U.S. Inflation Remains Low, and That’s a Problem

The United States has a problem: not enough inflation.

That notion is a bit of a head-scratcher. Most people don’t like inflation. They would prefer that a dollar tomorrow be worth the same as a dollar today.

But a recent drop in inflation may be a sign of fresh economic weakness and is perplexing to Federal Reserve officials who are now wrapping up the central bank’s stimulus campaign.

The Federal Reserve thinks modest inflation has important economic benefits, and it has aimed since 2012 to keep prices rising at an annual pace of 2 percent. The problem is that the Fed is on track to fail for the sixth straight year. Inflation has been stubbornly sluggish.

A little inflation can brighten the economic mood, causing wages and corporate profits to rise more quickly. Economists like to point out that this is an illusion. If everyone is making more money, then no one can buy more stuff. Prices just go up. But the evidence suggests people enjoy the illusion and, importantly, they respond to the illusion by behaving in ways that increase actual economic growth, for example by working harder.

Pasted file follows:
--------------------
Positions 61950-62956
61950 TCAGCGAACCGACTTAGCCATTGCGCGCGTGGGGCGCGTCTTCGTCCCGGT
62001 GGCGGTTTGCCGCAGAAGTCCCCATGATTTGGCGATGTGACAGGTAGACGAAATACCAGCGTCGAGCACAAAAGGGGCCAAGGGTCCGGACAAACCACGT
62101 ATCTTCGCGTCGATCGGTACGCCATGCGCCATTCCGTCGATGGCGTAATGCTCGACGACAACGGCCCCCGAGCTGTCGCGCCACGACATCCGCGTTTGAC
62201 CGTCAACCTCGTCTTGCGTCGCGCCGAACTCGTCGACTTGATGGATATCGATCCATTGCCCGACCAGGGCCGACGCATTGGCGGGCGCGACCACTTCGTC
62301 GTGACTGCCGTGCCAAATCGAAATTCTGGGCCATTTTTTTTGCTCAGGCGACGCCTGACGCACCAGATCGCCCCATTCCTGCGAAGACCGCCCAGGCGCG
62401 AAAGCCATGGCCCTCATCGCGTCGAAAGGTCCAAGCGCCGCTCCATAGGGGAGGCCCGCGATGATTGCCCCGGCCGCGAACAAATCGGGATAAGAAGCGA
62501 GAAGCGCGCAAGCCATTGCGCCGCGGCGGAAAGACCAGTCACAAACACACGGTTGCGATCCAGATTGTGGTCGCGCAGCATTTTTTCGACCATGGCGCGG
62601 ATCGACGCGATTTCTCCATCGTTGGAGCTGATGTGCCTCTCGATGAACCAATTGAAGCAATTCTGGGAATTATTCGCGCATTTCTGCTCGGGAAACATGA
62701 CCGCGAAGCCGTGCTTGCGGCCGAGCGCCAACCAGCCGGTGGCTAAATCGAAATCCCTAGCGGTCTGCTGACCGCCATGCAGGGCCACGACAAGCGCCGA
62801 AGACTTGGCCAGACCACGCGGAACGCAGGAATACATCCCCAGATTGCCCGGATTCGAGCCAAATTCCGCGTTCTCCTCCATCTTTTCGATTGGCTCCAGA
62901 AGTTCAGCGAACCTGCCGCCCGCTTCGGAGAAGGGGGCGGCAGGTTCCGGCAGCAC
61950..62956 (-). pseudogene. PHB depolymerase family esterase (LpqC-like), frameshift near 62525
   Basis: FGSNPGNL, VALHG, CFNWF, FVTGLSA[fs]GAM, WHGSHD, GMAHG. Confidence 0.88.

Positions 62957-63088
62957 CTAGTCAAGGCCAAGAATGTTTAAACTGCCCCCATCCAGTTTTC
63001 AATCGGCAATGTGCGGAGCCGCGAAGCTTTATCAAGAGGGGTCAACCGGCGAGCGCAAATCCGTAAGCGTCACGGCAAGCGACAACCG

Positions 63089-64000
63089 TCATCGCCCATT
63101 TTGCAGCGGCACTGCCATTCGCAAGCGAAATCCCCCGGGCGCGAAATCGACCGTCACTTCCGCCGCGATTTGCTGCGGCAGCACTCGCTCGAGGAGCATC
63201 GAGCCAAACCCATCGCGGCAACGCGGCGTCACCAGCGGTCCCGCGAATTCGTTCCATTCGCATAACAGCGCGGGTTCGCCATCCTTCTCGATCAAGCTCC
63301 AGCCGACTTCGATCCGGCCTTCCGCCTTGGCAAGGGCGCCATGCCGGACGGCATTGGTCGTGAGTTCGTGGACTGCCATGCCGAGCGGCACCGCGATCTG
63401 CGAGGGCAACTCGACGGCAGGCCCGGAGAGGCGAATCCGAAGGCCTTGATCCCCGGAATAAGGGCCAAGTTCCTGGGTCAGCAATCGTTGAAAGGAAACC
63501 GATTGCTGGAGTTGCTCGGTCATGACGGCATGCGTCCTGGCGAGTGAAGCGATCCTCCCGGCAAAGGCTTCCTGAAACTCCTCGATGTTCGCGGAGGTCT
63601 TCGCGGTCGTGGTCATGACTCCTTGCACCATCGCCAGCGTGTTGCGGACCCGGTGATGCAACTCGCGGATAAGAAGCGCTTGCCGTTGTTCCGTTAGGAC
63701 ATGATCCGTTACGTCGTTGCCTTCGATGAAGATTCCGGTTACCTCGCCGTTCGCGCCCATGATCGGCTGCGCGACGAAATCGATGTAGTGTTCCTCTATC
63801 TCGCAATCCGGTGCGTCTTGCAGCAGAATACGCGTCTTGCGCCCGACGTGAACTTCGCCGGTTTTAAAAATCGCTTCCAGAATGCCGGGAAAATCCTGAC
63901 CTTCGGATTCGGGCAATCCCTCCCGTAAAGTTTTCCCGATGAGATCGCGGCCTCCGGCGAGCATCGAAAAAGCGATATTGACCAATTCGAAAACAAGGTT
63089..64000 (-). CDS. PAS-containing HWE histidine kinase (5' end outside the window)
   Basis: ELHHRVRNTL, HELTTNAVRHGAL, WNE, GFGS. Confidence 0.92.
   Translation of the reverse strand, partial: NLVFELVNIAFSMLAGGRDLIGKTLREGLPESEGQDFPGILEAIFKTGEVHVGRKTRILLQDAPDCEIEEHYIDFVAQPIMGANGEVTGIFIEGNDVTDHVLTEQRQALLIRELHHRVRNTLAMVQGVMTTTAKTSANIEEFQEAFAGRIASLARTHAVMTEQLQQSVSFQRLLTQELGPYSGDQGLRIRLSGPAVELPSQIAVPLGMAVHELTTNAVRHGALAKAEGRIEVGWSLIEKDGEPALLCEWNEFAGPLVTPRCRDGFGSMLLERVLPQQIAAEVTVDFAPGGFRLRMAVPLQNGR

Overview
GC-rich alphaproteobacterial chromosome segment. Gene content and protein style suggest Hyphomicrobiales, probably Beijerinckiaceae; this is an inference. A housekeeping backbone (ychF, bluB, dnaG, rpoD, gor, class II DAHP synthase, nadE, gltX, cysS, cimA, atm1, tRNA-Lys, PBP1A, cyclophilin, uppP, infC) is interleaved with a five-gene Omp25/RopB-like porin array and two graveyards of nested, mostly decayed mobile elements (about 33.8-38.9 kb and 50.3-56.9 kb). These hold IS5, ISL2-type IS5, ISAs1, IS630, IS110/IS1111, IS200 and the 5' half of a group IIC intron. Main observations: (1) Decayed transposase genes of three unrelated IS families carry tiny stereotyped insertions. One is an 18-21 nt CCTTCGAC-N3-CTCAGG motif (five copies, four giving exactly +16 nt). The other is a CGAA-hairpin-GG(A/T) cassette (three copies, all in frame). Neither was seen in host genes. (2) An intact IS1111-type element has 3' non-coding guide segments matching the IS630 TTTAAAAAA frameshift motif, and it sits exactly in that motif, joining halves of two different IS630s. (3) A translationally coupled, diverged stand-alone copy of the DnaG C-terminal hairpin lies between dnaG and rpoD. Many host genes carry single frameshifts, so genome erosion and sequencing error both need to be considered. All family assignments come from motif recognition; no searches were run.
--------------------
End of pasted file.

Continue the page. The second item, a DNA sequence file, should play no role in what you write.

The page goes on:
The Fed’s chairwoman, Janet L. Yellen, told Congress this month that she expects inflation to rebound. But she said the Fed could change course if weakness persists, by, for example, not moving forward with additional interest rate increases.

“It’s premature to reach the judgment that we’re not on the path to 2 percent inflation over the next couple of years,” Ms. Yellen said. “We’re watching this very closely and stand ready to adjust our policy if it appears the inflation undershoot will be persistent.”

The Fed’s policy-making committee will meet Tuesday and Wednesday but it is expected to defer major decisions until later in the year. Analysts expect the Fed to announce in September that it will start to reduce its holdings of Treasuries and mortgage bonds. The Fed is expected to leave its benchmark interest rate unchanged at least until December.

“If you see inflation running below target persistently, for so long, it’s really hard to get around the idea that, despite everything, monetary policy has actually not delivered sufficient accommodation,” said Peter Ireland, an economist at Boston College. “It’s a reason not to clamor for additional rate hikes on top of what we’ve already seen.”

The United States learned to fear inflation in the 1970s. It was a period of profound economic uncertainty. Prices rose up to 10 percent a year, and restaurants used stickers to update prices on menus. High inflation encouraged people to borrow heavily and spend quickly; it discouraged long-term planning and investment, and corporate profits fell sharply.